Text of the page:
Having 10 ratios to play with and the high-revving nature of the engine allows you to play in first, second and third very nicely on the road, but truly speaking, this car is so fast that from the time you shift into fourth, every gear change on the rev limit after that takes you well beyond the national speed limit and on to a top speed that will frighten many German sports cars.
Lots of tasty bespoke items
Ford upgraded the brakes with the addition of special Brembo anchors, boosted the aero, added magnetic ride suspension and fitted wider wheels compared with a standard GT model.
They’ve also thrown in Michelin Pilot Sport 4 tyres to help you keep things on the blacktop, but to be honest you really have to be awake and you have to respect this car when standing on its tail because it has a lot of grunt and a lot of weight to move around. Added to all the features and fettling that Ford has undertaken with this car is a bespoke sports exhaust system with several modes that can enable you to start the engine in a quiet mode if you have neighbours who are easily rattled. You can then dial the exhaust note up to louder stages when you get out into the twisties. Very nice!
Thirsty, but worth it for special drives
While driving the Mach 1 it dawned on me that this is probably the last time that we’ll be able to buy a V8 Mustang limited edition model in South Africa as Ford is moving toward electrification in a major way. The Mustang itself has already evolved into an electric car and this Mach 1 with its screaming eight-pot engine and sharp steering and dependable brakes (all with feel and feedback) are going to become a rare occasion.
I'm not saying electric cars don’t have their place in the world, but I am saying that cars like the Mustang Mach 1 are not going to be around much longer and if you have the means to get into one, you really should look into it.
I have to come clean and say that there is one thing that irritated the living proverbial out of me and that was the amount of fuel that the Mach 1 chowed over a period of three days. I swear I could see the fuel gauge dropping while standing still in traffic sometimes on the N1! In fact, when I dared to check the onboard computer at the end of my test drive I had been using 21.5l/100km on average, but it felt like more fuel was used because the first tankful of unleaded was sucked up in 180km.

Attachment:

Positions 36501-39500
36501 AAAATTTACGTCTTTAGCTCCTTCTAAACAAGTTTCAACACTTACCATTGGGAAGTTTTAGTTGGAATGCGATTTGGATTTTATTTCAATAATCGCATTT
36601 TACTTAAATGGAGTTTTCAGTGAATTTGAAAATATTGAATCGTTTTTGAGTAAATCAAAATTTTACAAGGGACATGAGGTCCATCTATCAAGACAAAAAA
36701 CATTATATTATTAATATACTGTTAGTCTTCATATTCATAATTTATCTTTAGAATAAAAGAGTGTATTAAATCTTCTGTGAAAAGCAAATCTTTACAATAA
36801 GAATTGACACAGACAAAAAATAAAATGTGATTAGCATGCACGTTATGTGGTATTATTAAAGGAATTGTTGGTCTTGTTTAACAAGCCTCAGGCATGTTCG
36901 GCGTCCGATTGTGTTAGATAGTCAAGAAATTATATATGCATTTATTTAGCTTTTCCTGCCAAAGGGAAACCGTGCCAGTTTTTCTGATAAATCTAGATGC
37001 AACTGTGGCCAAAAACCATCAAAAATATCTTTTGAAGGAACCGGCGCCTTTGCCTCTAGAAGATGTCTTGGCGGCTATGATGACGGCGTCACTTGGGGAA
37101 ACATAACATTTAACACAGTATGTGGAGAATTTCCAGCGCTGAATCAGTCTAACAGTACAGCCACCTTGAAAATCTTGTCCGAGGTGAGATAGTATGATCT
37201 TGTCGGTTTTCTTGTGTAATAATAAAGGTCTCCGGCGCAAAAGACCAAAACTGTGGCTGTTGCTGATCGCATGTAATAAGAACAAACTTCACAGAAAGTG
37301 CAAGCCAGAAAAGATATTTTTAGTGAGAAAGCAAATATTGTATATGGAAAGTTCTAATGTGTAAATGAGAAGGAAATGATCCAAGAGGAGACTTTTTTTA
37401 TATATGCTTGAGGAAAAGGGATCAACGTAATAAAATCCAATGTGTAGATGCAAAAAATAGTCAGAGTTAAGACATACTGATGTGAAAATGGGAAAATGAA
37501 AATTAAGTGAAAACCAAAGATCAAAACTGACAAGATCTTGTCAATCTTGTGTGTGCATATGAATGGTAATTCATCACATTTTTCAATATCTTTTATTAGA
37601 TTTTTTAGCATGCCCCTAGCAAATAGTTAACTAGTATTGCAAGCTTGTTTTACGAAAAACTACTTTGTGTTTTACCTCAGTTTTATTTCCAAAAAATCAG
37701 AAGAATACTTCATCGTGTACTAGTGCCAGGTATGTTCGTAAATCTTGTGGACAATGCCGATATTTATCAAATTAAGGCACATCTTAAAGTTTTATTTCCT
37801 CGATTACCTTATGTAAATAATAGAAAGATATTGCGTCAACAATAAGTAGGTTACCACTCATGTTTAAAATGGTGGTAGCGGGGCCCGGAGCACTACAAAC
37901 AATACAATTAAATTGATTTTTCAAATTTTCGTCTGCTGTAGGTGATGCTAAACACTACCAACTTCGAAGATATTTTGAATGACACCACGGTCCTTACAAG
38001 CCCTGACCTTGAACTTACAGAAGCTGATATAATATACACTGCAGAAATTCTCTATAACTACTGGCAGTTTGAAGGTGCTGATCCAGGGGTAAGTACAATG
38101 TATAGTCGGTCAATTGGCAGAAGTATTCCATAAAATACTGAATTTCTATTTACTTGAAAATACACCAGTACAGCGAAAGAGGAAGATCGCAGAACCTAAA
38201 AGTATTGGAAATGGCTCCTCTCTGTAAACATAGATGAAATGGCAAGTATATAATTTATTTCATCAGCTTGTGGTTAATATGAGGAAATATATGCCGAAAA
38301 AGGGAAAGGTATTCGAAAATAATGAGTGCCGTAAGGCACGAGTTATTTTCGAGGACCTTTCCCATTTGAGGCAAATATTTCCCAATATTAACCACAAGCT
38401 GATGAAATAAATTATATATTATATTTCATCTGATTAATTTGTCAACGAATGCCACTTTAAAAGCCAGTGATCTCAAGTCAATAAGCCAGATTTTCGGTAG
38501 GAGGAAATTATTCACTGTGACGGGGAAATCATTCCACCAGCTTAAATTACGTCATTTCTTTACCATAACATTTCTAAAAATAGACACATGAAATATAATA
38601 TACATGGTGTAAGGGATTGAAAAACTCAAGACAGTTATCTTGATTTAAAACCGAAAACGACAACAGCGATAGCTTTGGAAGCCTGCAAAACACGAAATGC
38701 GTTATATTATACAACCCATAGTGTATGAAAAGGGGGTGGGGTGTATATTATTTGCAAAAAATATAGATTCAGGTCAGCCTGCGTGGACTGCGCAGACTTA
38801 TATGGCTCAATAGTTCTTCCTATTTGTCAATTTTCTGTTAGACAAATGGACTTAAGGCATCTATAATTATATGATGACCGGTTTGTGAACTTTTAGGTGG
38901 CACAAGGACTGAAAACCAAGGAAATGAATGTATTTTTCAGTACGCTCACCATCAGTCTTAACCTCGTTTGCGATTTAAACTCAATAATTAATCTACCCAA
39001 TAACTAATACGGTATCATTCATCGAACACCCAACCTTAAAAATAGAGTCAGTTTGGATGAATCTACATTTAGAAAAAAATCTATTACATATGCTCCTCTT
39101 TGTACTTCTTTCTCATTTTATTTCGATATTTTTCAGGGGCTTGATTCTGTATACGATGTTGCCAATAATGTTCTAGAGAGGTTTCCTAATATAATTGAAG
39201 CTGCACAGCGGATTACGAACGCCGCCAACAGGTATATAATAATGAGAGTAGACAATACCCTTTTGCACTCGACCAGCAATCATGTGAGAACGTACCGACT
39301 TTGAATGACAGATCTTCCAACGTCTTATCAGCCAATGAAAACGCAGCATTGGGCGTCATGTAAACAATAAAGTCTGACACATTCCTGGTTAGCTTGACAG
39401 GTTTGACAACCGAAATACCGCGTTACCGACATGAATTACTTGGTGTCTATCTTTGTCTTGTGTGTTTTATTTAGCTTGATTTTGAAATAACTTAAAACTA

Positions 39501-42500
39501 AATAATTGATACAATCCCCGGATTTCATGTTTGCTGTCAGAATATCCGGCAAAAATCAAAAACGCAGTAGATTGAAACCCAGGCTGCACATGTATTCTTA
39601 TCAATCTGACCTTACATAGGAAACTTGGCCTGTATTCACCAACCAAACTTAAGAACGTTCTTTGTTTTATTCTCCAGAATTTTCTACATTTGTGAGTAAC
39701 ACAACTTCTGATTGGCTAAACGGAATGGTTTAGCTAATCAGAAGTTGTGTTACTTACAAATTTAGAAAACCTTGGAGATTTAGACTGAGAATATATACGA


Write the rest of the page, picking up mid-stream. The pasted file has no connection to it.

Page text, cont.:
People talk fearfully about range anxiety in electric cars, but you should see me when someone mentions a V8 Mustang these days… I shudder from head to toe thinking of the cost of filling it up with fuel at R18/litre.
In all seriousness, though, you should try to find one of these cars to own if you can because all that fuel use is worth it when it comes to experiencing one of the best vehicles of this high performance golden age that we're living in.
Yes, it's plasticky in some places inside the car and it has that awful Ford Sync system which takes time to get used to, but it’s the way this car just exudes presence and delivers on that presence when you drive it that makes it special. Taming the car on challenging roads will take some practice as it’s big, wide, heavy and full of torque that's ready to help you swap ends so if you do get one, it's best to get to grips with the car first before turning off some of the driver aids.
If you're looking for a vehicle that oozes street cred and that delivers thrills from start-up to redline, this is the car for you! It's a naturally aspirated monster machine that we'll be talking about 20 years from now as one of the finest cars that Ford ever launched in Mzansi.
All Mustang Mach 1 models come with a four-year/120 000km warranty and a six-year 90 000km service plan. They sold for R1 203 800 when launched but we’ve already some advertised for R1.4 million on car sales sites.
IN A NUTSHELL
Engine: 5.0-litre, V8 petrol
Transmission: 10-speed automatic
Drive: Rear-wheel drive
Power: 338kW @ 7 250rpm
Torque: 529Nm @ 4 900rpm
0-100km/h: 4.4 seconds (claimed)
Fuel consumption: 12.0 l/100km (claimed)
Service plan: 6-year/90 000km
Price: R1 154 800